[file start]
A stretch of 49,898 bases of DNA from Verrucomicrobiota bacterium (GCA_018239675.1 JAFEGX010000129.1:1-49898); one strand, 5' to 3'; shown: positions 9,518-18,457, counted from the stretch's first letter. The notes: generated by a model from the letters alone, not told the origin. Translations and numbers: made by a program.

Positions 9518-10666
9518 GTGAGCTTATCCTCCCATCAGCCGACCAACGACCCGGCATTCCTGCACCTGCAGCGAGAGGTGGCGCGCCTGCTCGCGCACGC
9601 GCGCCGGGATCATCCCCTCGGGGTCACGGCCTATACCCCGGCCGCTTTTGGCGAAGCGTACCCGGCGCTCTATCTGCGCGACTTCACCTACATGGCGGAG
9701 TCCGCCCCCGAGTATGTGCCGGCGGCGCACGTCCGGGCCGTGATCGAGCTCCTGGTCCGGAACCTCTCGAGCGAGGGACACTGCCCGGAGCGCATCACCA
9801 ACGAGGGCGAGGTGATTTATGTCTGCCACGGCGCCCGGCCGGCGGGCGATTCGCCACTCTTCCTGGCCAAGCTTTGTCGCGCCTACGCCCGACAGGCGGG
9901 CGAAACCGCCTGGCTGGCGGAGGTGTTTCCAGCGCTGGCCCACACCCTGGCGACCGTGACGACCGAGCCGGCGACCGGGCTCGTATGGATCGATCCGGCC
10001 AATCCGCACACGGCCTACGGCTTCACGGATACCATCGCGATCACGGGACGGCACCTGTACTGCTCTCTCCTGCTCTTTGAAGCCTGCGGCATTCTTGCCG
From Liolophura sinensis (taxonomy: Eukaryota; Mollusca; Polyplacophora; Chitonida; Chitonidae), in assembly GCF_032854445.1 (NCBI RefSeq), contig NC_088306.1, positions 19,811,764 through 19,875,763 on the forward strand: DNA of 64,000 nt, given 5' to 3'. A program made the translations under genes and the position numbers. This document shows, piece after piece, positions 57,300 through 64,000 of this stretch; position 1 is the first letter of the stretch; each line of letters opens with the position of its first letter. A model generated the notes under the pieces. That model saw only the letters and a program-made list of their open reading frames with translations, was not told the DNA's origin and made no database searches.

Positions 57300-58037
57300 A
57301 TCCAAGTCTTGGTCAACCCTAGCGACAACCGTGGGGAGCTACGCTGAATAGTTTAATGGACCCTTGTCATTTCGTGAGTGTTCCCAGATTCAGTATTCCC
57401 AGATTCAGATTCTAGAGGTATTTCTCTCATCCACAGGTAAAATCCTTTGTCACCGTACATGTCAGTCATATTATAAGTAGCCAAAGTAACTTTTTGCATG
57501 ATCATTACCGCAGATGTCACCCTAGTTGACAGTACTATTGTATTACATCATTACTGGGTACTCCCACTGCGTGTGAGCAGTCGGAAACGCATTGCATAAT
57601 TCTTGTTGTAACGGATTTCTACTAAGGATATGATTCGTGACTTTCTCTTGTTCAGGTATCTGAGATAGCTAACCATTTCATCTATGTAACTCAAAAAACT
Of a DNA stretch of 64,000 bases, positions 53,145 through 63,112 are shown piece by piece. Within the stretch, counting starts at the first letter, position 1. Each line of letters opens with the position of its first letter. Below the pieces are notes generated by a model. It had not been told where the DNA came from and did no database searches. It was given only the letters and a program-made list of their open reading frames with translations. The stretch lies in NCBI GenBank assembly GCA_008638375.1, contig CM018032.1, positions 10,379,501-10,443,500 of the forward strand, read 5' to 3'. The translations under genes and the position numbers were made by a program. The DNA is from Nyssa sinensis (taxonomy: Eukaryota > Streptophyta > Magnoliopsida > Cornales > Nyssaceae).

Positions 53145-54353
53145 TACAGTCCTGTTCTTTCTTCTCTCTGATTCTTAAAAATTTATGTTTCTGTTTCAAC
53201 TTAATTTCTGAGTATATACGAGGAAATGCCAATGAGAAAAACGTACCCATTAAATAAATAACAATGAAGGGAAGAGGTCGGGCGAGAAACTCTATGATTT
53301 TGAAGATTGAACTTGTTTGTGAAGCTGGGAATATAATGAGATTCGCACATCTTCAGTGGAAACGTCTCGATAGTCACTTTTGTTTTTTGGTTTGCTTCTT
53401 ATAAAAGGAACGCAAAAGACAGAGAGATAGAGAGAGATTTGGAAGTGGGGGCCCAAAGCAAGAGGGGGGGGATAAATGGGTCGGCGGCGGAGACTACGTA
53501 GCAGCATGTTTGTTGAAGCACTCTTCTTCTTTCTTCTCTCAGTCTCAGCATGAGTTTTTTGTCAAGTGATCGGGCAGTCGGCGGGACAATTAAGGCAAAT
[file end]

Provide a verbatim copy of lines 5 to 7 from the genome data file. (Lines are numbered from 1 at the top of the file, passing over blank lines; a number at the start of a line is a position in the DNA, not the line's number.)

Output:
9701 TCCGCCCCCGAGTATGTGCCGGCGGCGCACGTCCGGGCCGTGATCGAGCTCCTGGTCCGGAACCTCTCGAGCGAGGGACACTGCCCGGAGCGCATCACCA
9801 ACGAGGGCGAGGTGATTTATGTCTGCCACGGCGCCCGGCCGGCGGGCGATTCGCCACTCTTCCTGGCCAAGCTTTGTCGCGCCTACGCCCGACAGGCGGG
9901 CGAAACCGCCTGGCTGGCGGAGGTGTTTCCAGCGCTGGCCCACACCCTGGCGACCGTGACGACCGAGCCGGCGACCGGGCTCGTATGGATCGATCCGGCC